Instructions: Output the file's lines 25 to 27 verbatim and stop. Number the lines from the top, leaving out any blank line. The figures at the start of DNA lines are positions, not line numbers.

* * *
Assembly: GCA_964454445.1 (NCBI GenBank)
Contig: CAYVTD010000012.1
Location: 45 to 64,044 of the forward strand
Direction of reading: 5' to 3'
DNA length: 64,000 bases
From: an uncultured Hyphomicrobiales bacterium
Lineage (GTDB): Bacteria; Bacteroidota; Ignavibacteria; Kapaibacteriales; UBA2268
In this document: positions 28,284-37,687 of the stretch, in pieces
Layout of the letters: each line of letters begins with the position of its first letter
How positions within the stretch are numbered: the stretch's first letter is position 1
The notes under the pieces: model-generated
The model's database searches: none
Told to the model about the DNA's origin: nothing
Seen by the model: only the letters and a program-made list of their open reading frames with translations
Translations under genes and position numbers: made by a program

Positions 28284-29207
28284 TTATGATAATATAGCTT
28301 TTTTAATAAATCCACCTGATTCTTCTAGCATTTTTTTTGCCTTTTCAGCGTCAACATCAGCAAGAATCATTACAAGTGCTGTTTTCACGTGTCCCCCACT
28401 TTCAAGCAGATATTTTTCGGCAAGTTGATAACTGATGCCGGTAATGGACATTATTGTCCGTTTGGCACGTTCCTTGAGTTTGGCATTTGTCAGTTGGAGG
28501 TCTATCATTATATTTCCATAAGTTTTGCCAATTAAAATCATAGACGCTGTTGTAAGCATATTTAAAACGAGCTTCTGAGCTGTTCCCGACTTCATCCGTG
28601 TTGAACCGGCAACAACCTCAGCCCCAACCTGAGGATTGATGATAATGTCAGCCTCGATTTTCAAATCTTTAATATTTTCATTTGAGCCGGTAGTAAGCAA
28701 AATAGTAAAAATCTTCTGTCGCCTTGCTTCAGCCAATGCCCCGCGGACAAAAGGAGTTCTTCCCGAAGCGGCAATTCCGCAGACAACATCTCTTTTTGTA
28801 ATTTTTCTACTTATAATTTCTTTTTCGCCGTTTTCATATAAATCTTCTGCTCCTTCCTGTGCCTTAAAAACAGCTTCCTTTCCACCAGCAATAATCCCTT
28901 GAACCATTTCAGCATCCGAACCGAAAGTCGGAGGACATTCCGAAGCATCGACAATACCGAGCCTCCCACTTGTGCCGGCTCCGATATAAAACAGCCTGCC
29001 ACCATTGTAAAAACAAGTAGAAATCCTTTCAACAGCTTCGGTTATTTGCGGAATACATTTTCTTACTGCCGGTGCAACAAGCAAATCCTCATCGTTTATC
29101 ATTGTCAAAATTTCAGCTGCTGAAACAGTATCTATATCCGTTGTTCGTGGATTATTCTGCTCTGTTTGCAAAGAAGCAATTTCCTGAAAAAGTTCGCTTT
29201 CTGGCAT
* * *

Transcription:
29001 ACCATTGTAAAAACAAGTAGAAATCCTTTCAACAGCTTCGGTTATTTGCGGAATACATTTTCTTACTGCCGGTGCAACAAGCAAATCCTCATCGTTTATC
29101 ATTGTCAAAATTTCAGCTGCTGAAACAGTATCTATATCCGTTGTTCGTGGATTATTCTGCTCTGTTTGCAAAGAAGCAATTTCCTGAAAAAGTTCGCTTT
29201 CTGGCAT